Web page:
A white stone building in old Delhi’s central market district may not seem too different from any of the other neglected structures lining a street crammed with electronics shops selling adapters, copper wire, X-ray films, electrocardiogram jellies—except for a small plaque out front. Bhagirath Palace, it informs passersby, was once the opulent residence of one of India’s most powerful women: a courtesan turned mercenary turned diplomat turned queen.
Begum Samru was the supreme commander of 3,000 troops, including at least a hundred European mercenaries, in 18th-century northern India. She held court, wore a turban, smoked a hookah, converted from Islam to Catholicism, and dubbed herself Joanna, after Joan of Arc. Yet, she is largely forgotten today, and Bhagirath Palace is one of only two physical markers of her existence in the country’s storied history.
"Women are not regarded as entitled to wield power directly," says Uma Chakravarti, noted historian and feminist. She is alluding to the women who occupy 78 of the 543 seats in India’s Parliament. Women in powerful positions today must work under the shadow of the men at the helm of political parties. But, Chakravarti says, “Begum Samru was able to use the moment of political transition to insert herself within those corridors of power and negotiate a space for herself." (Discover how Amazonian women smoked pot, got tattoos, killed—and loved—men.)
That political transition was a period of upheaval and chaos in the 1700s as the Mughal empire that ruled the vast Indian subcontinent faced insurrections from local chieftains, as well as invasion and colonization by the British.
Begum Samru was born in 1750 with the given name Farzana. Some historians claim she was the daughter of a Muslim nobleman; others contend that she was an orphan raised in a kotha—a traditional Indian house of pleasure and debauchery where women danced for rich men.
To suppress mutinous local wannabes, Mughal kings hired European mercenaries—including Walter Reinhardt, from Austria, who earned the sobriquet Butcher of Patna after he killed 150 Englishmen there in 1763.
The married, 45-year-old Reinhardt was smitten by 14-year-old Farzana, whom he’d noticed in a kotha. The pair teamed up and formed a power couple: mercenaries for hire.
She did not adhere to the traditional perception of women as self-sacrificing; instead, she did whatever was necessary to survive as a ruler.
Farzana charmed the Mughal rulers in their courts. They anointed her Begum, a title of reverence. A morphed version of Le Sombre—Reinhardt’s nickname, for his somber demeanor—lent her a new surname: Samru. Had she been married to Reinhardt, the historian Aditi Dasgupta notes, Begum Samru wouldn’t have had access to the inner workings of the politics of the rulers and their courts. Marriage would have put the courtesan behind the bars of purdah, of gender segregation.
“She did not adhere to the traditional perception of women as self-sacrificing; instead, she did whatever was necessary to survive as a ruler,” says Archana Garodia-Gupta, author of the recent book, The Women Who Ruled India: Leaders, Warriors, Icons.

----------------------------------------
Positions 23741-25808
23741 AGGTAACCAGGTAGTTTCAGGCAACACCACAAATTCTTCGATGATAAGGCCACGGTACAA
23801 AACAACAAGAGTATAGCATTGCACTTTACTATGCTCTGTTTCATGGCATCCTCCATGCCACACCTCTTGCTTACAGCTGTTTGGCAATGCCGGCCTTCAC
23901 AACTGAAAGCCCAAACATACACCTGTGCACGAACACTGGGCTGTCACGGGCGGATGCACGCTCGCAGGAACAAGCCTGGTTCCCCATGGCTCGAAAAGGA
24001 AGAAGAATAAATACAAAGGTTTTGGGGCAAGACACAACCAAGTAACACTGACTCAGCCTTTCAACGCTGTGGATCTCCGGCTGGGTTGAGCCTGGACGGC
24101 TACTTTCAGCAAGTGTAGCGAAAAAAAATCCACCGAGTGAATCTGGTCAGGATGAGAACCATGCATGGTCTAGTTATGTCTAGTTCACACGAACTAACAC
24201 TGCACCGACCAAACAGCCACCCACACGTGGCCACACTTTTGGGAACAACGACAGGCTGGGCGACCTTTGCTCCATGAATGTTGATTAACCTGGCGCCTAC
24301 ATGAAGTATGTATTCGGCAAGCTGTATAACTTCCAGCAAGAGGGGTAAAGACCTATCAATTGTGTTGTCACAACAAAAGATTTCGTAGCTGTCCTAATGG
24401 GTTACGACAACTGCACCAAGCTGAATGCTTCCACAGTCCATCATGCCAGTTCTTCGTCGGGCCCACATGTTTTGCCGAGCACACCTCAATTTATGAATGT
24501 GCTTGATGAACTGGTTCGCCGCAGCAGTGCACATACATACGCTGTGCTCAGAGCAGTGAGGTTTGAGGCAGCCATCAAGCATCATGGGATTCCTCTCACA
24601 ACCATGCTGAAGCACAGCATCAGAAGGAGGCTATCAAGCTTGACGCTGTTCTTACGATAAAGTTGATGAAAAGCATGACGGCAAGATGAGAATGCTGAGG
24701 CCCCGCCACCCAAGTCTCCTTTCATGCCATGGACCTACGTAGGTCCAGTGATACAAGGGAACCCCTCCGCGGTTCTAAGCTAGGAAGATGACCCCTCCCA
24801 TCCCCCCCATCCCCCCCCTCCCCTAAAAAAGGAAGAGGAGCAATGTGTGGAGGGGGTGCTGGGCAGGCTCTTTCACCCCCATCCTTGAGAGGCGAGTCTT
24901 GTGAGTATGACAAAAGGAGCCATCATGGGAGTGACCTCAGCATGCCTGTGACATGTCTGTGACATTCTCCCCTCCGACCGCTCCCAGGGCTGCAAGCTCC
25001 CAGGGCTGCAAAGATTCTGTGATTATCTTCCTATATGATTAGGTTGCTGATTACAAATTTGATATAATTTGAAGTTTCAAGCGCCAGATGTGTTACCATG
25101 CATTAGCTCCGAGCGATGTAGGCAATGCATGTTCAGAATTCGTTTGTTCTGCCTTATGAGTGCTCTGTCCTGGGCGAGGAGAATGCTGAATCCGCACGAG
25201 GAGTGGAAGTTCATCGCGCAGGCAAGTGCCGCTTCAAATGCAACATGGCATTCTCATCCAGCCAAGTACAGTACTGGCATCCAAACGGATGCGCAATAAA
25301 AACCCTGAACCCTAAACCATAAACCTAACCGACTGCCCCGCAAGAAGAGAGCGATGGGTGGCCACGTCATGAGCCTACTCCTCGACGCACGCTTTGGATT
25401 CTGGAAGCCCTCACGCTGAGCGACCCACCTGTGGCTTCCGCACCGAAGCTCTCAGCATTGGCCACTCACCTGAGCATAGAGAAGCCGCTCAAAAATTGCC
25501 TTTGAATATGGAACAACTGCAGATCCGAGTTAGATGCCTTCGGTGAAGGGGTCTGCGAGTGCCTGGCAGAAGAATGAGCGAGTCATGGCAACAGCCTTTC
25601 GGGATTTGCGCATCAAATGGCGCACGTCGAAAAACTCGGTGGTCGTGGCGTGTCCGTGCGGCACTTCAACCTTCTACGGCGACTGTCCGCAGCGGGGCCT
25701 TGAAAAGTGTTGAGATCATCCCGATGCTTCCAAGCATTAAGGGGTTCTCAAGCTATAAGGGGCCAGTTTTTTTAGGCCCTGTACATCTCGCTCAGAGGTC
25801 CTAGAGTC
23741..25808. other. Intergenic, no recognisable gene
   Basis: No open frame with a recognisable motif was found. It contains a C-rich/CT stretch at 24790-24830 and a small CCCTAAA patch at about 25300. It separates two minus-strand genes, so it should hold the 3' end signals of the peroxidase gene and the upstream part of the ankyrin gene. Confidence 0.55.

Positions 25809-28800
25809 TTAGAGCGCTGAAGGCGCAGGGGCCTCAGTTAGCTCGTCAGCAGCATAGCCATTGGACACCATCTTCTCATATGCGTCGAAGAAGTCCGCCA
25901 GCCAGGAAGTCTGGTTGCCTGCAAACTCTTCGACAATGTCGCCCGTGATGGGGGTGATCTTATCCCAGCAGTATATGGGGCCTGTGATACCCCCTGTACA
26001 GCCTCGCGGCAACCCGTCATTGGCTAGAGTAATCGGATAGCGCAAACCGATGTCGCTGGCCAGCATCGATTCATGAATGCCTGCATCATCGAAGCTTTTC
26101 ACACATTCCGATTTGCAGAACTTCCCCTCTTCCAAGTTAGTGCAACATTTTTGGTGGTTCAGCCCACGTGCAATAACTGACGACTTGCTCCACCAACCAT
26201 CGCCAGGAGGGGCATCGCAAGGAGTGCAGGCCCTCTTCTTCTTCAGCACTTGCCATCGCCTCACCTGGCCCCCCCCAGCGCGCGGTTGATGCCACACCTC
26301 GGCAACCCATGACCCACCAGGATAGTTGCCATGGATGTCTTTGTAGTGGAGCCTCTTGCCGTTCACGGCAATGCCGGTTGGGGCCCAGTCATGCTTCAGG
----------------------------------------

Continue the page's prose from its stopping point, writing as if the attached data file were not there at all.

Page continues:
After Reinhardt’s death, Begum Samru—all four feet eight inches of her—commanded an army and ruled over the kingdom of Sardhana, a Mughal stronghold 85 miles northeast of Delhi, for five decades. Mughal kings summoned her when they were attacked by rivals. She had an ever-ready army and a knack for forging deals with anyone who attacked the Mughals. One Mughal emperor gave her the title Zeb-un-nissa (Ornament Among Women).
Begum Samru was, in the words of Julia Keay, one of her biographers, the “only emancipated Indian female most of these foreign acolytes would ever meet. They hung on her every word as she told of an age few could recall, of armies and atrocities, gallantry and treachery.”
Her adventures extended beyond the court. She chose one European lover after another, even making a suicide pact with a secret French lover. When the two of them were fleeing an attack, Begum Samru stabbed herself. The Frenchman shot himself when he saw her blood-soaked clothes. He died, but she survived. A spurned Irish lover—a dockworker turned mercenary—rescued her, and after his death, Begum Samru took care of his wife and children.
Garodia-Gupta’s book chronicles the lives of 20 women who have largely been left out of India’s history texts. It features Begum Samru’s diplomacy with the Mughals and the British. After Reinhardt died, she converted to Catholicism and built the Basilica of Our Lady of Graces, in Sardhana, with an Italian officer in her army as its architect.
“She knew that the British would be the rulers in future, and one could assume that her religious conversion was to appease to them. Or, maybe she truly found her path in being a Catholic,” Garodia-Gupta says.
“She never ate in the presence of her guests, and accounts vary as to whether she ever touched the wine... but when the memsahibs withdrew, she gestured to a servant to bring her hookah and then settled down to a companionable smoke amid the men and their cheroots,” Keay wrote.
Begum Samru died in January 1836. The East India Company, Britain’s imperial agent in India, inherited her fortune—approximately 55.5 million gold marks, one of the grandest Indian fortunes of the time, equivalent to an unimaginable 40 billion dollars today. She was buried under the basilica in Sardhana. An 18-foot-tall marble sculpture of Begum Samru—her torso draped in a shawl—towers near the altar.
Back in old Delhi at crumbling, soot-stained Bhagirath Palace, with its tall Greek columns, where male merchants dominate the trading scene, a lone old woman kept Begum Samru’s fire of defiance burning—albeit in her tiny medical supplies shop and not atop a throne.
“What do you want?” she snapped at me. “I have no time for you.”